Friday’s Weekly Round Up – 204

Herbert Huncke Centennial Celebrations at the Beat Museum today – Laki VazakasHilary HolladayBen SchaferDennis McNally, Brenda Knight, Regina Marler and Tate Swindell look back upon and discuss Herbert Huncke’s genius.

Two weeks since the last Friday Round-Up, so a bit of catching up to do.  Here’s (talking of the Beat Museum), the meeting-up of Gerd Stern (the man erroneously accused of losing it) and Mike McQuate, the man largely responsible for saving it – tho’, as others have pointed out, Jean Spinosa should also be credited with exemplary dispersal of her father’s estate) –  Yes, more gab on the fabled “Joan Anderson Letter
Jerry Cimino‘s the moderator

More Kerouac news – The Toronto Star reports on further developments in the re-examination of Kerouac’s French-Canadian roots (for more on that particular topic – see here). Two early novels written in French – La unit est ma femme (1951) and Sur le chemin (1952) are being readied for publication. A French-Canadian editor, Gabriel Anctil, is working on the French version of the books, while the Library of America (publishers of Kerouac’s Collected Poems, not to mention  Road Novels 1957-1960), have committed to publishing the work in English translation sometime in the course of next year.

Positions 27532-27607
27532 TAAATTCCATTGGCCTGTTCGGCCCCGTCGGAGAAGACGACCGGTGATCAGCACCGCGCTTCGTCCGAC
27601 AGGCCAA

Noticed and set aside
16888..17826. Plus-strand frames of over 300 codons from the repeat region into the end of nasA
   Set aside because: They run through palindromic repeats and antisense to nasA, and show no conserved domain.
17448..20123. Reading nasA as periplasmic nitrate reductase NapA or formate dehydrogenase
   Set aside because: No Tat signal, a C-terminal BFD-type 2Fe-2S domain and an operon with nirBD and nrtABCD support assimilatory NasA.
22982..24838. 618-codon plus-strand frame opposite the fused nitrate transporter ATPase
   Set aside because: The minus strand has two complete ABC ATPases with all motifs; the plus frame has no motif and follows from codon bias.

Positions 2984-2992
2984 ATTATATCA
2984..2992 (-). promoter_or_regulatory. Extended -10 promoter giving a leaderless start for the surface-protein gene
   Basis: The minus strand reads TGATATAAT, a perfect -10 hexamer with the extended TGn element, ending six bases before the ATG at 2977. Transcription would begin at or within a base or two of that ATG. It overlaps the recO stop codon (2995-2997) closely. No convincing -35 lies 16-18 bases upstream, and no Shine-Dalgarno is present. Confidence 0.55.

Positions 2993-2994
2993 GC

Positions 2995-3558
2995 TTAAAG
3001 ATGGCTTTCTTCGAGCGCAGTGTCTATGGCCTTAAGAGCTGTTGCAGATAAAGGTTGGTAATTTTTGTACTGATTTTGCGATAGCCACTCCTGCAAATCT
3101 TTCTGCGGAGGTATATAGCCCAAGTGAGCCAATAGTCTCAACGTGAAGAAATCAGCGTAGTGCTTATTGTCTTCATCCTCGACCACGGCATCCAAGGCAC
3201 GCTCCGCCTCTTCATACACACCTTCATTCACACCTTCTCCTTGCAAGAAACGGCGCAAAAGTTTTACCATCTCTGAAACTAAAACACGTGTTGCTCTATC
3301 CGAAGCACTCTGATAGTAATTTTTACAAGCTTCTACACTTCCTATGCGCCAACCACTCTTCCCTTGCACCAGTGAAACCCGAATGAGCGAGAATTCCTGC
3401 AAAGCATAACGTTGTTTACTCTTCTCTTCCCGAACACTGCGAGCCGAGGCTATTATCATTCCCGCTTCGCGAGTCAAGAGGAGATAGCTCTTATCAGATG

Jack Kerouac circa 1956 – Photograph by Tom Palumbo

The Hungryalists – the Beats in India– Don’t miss this BBC radio documentary (produced by Dominic Byrne) on this important critical moment in both Beat and Indian literary history (up and available for listening to on-line on the BBC’s site for just two more weeks)

Dominic Byrne interviews Hungryalist poet, Samir Roychoudhory for BBC’s Indian Beats – The Hungryalist Generation

Shig Murao, Al Bendich and Lawrence Ferlinghetti at the Howl trial – photo from Life magazine, 1957

And, finally, an historic passing to report on today – Al Bendich, the New York Times notes, “the last living member of the defense team in the “Howl” (obscenity) case” (and also the sole defender in the first of Lenny Bruce‘s obscenity trials in 1962)  died January 5, aged 85, of a heart attack. It was he who wrote up the crucial brief or legal memorandum, “a document widely considered to have brought the defence victory”. Looking back (now over half a century) to the Howl trial, the legendary Howl trial. In these times of increasing oppression, it is important, no, crucial, to remember the unsung heros of free speech.

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